Acute otitis media (AOM) remains one of the most common condition for which antibiotics are prescribed. AOM can present in a myriad of different ways, ranging from fever, ear tugging and holding of the ear. On clinical examination, a bulging tympanic membrane can be seen. Usually patients are given a course of antibiotics.
Otitis media with effusion (OME) is characterized by the accumulation of fluid in the middle ear behind the tympanic membrane. Most cases will resolve spontaneously however there are some cases persists and causes hearing loss. Patients with persistent middle ear effusion may require surgical treatment with ventilation tubes.
An outer ear infection is also known as otitis externa. This means that there is infection/inflammation over the ear canal. In a middle ear infection, the infection/inflammation is in the middle ear cavity.
In the acute phase of a middle ear infection (acute otitis media), it may be best to avoid swimming to prevent pain and discomfort. If you are quite well and have otitis media with effusion, you can proceed with swimming. However, should there be discomfort and pain, it is best to stay out of the water for some time.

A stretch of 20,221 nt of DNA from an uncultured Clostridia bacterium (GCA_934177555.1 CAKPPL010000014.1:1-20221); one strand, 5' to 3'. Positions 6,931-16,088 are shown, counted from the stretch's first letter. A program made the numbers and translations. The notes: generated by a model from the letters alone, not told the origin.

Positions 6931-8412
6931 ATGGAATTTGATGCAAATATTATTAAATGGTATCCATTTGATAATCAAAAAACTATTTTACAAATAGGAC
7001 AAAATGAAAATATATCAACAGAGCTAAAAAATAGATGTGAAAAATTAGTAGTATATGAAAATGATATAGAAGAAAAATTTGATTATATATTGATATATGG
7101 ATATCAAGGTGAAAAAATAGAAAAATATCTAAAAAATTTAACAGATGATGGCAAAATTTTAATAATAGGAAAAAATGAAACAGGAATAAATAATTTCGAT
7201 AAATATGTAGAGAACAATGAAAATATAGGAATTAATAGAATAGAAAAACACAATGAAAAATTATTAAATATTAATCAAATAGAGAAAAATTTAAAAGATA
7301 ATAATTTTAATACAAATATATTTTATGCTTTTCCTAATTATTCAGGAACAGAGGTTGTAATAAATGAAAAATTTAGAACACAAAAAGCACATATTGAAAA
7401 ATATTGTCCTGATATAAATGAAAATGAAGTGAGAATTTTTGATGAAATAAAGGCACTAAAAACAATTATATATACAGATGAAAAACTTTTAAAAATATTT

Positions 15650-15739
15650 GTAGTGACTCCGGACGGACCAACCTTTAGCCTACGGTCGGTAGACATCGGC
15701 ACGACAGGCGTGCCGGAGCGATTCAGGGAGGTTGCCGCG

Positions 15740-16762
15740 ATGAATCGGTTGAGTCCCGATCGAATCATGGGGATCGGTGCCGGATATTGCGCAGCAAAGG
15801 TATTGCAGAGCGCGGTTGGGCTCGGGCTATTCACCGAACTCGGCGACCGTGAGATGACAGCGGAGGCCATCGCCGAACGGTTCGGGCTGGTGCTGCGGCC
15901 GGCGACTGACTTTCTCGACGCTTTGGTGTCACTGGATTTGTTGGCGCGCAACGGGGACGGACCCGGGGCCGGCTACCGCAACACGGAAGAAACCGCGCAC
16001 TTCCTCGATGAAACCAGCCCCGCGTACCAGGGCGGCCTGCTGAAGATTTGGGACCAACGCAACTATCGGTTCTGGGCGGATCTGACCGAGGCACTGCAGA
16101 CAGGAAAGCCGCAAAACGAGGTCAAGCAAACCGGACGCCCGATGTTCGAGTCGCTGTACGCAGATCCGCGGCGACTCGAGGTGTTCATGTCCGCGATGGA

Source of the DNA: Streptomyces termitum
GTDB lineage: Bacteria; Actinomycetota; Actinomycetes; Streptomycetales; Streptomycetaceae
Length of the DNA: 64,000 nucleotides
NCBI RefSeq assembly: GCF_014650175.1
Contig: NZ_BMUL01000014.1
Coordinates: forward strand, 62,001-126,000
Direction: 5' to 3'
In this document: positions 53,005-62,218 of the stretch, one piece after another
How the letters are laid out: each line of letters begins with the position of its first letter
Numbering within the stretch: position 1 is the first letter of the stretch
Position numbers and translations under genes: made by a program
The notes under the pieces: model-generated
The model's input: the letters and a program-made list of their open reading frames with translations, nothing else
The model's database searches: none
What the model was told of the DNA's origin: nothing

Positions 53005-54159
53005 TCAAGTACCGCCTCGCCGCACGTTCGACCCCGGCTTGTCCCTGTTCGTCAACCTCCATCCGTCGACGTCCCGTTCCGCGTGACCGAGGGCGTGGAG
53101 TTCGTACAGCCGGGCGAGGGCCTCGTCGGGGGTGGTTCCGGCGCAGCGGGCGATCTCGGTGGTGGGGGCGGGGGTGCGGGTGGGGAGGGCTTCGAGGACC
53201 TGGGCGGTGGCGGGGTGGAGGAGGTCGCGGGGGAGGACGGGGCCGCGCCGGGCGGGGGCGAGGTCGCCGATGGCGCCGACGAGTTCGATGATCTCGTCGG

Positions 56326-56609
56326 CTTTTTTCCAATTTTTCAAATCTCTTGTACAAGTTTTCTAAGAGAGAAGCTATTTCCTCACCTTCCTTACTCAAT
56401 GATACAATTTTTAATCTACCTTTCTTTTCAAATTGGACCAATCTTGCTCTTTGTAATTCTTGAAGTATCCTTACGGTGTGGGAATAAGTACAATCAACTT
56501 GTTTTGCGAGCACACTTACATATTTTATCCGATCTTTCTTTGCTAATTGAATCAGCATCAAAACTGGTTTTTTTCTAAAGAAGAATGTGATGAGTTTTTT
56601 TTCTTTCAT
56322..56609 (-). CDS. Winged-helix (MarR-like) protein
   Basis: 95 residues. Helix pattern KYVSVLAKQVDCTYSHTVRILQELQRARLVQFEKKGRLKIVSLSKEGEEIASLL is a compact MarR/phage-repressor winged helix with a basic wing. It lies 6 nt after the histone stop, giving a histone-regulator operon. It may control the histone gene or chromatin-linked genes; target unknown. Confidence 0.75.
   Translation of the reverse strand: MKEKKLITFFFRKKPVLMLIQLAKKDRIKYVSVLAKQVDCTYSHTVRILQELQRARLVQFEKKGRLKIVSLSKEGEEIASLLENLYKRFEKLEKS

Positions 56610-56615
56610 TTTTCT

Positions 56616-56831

Grommet tubes or tympanostomy tube insertion is a placement of a tube into the tympanic membrane. This procedure is usually indicated in cases of persistent middle ear effusion and sometimes needed for acute otitis media with complications. After the middle ear effusion is cleared, the hearing improves as well.
The insertion of tube is usually done under general anesthesia in children and under local anesthesia in adults. It is performed using a microscope and is a fast and effective procedure.
Yes, you can continue to swim. However, avoid diving during this period.
The grommet tube will extrude naturally. Your doctor should be reviewing you regularly to ensure the grommet tube comes out on its own. Rarely is it ever necessary to remove the grommet tube.